FUD: Google ditched Windows for security reasonsby Steve Ragan - Jun 1 2010, 12:00
The Financial Times said in a report over the holiday weekend that Google will ditch Windows due to security concerns. The reaction by those in the security community is that the FT.com report is FUD, promoting catchy headlines for clicks.
The Financial Times reported that, “Google is phasing out the internal use of Microsoft’s ubiquitous Windows operating system because of security concerns, according to several Google employees.”
The report says that the switch started full swing in January, shortly after the Aurora incident, and that it could “effectively end the use of Windows at Google.” The alternative to Windows, according to two unnamed employees cited in the story, is either a computer running a variation of the Linux Kernel or one running OS X. If one were to request a Windows-based system, CIO level approval is needed.
“We're not doing any more Windows. It is a security effort,” one employee told the Financial Times. Another added that, “particularly since the China scare, a lot of people here are using Macs for security”
A Google spokesperson told The Tech Herald that, “We’re always working to improve the efficiency of our business, but we don't comment on specific operational matters.”
Google develops applications and tools for Windows systems, on both the desktop level and snap-in products like those for Outlook. That business aspect alone is enough to keep Windows running on their enterprise network. However, while the big ‘G’ may offer an option in operating system choice, a fact some Googlers have confirmed, it is highly unlikely that Google will ditch Windows completely.
However, limiting the access of Windows to certain parts of the network makes sense, if there is a viable way to do so affordably and without compromise to productivity and bottom line. At the same time, those reasons are also why mixed networks are almost impossible to find. You may see a developer running Ubuntu or Slackware, and a marketing master running OS X, but the rest of the network is Windows.
Another reason the Financial Times article is seen as a traffic-play-only item comes from the quote that employees were moving to Macintosh due to their security.
The Windows box hit in the Aurora attacks ran outdated software, and had an end user assigned with administrative rights who clicked on a malicious link during an IM session. How exactly is OS X or any flavor of the Linux Kernel more secure in this scenario?
Switching to Snow Leopard or Ubuntu from Windows would exclude attacks aiming at Internet Explorer sure, but they will not prevent social engineering attacks, nor would they stop attacks aimed at the system through third-party software.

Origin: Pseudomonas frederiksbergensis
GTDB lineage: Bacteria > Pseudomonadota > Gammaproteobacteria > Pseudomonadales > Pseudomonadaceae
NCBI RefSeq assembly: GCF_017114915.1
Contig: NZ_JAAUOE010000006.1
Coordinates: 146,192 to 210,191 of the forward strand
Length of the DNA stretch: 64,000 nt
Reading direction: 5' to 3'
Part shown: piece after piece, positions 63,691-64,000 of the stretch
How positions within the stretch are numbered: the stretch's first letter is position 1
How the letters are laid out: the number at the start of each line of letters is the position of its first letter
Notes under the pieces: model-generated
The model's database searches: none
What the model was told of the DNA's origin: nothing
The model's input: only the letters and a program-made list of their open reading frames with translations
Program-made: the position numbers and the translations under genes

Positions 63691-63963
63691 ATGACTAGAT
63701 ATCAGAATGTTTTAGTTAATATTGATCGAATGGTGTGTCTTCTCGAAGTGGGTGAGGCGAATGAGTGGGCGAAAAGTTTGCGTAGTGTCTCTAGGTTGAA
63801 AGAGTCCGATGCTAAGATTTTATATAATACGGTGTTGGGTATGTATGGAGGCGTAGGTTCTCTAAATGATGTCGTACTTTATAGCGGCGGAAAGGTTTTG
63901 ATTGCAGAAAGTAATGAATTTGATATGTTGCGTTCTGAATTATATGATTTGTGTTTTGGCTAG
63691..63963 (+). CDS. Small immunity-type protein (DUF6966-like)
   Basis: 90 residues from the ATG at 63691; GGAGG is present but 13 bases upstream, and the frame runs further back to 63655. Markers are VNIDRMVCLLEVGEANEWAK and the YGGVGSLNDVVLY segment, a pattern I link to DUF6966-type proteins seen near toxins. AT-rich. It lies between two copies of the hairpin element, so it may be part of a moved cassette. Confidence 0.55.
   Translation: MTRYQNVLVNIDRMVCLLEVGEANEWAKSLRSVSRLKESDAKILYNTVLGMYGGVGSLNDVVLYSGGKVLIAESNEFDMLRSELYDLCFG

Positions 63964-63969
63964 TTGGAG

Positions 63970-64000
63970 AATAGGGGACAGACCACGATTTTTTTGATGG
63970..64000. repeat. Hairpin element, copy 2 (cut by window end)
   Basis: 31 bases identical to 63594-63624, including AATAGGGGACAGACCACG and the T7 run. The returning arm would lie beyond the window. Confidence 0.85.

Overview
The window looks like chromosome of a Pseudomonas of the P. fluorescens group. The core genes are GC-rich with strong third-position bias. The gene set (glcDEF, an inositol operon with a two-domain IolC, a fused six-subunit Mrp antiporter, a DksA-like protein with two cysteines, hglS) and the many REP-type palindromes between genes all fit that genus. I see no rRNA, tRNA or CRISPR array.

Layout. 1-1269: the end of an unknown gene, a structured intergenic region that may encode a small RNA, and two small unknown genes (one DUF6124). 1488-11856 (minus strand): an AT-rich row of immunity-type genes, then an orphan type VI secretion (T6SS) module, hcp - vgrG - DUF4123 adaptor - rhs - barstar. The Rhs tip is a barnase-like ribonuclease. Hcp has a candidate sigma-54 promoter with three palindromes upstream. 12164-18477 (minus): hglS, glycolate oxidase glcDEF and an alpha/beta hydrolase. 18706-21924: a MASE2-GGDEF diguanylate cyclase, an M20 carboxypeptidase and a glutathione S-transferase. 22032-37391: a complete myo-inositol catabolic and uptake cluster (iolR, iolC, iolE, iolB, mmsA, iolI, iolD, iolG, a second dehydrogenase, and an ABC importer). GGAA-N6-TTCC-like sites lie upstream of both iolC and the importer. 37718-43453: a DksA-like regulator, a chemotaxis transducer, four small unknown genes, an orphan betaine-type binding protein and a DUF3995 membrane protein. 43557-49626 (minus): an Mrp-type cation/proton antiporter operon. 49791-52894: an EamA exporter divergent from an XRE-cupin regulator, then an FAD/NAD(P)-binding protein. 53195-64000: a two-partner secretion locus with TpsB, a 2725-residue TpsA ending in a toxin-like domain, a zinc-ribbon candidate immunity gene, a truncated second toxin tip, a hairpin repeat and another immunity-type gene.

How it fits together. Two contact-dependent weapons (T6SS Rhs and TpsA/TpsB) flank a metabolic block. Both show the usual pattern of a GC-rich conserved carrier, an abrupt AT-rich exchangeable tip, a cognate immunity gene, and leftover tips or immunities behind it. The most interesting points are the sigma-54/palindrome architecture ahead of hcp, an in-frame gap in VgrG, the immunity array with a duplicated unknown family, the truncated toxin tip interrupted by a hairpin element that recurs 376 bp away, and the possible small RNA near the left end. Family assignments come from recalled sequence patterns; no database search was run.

If the attacker knows that the user is on OS X, how hard would it be for them to go after any of the software that Apple has not patched and gain additional user permissions or run code? There are plenty of flaws for OS X, and Apple has a history for issuing patches long after the vendor has pushed them to users on other platforms.
One serious example would be the DNS flaw from 2008. BIND was patched by ISC three months before Apple pushed it to users on OS X. Even then, the patch did not fix the problem. Yet, other systems using the patch form ISC were protected.
For that matter, would systems used at Google, running Ubuntu for example, have all the proper package updates? If not, they can be attacked too. As with OS X, if an attacker knows the victim, then developing attacks aimed at the third-party software isn’t out of reach. Neither is using simple social engineering.
If an Enterprise is using Windows, then it is worth the time and money spent to deploy hardened images and restrict user permissions. Updating to the newest Windows version, as mentioned in more than one article based on the Financial Times report, will only fix some of the problem. It does no good to deploy a new OS if it isn’t managed.
Again, it is possible that Google will push alternatives over Windows. Even still, Windows is the platform with the largest user base on the planet. Google still develops for that platform, and until that changes, they will need to let some of their 20,621 employees use it on a regular basis.
Switching out operating systems is not the answer, isolation is. If there is a resource that needs protected, then it should be isolated, while only allowing the most essential systems and users access to them. Google knows this, and they know that the ball was dropped during the whole Aurora incident.
So if the Financial Times story is legit, even though general consensus says otherwise, then Google is seriously overreacting. Otherwise, you can mark the Google ditching Windows story as click campaigning.
Tell us, if the story is true, is Google making the right call? Does it make sense to simply walk away from Windows in an Enterprise environment and replace it with something like OS X or any given flavor of Linux?
[This editorial is the opinion of Steve Ragan and not necessarily those of the staff on The Tech Herald or the Monsters and Critics (M&C) network. Comments can be left below or sent to firstname.lastname@example.org]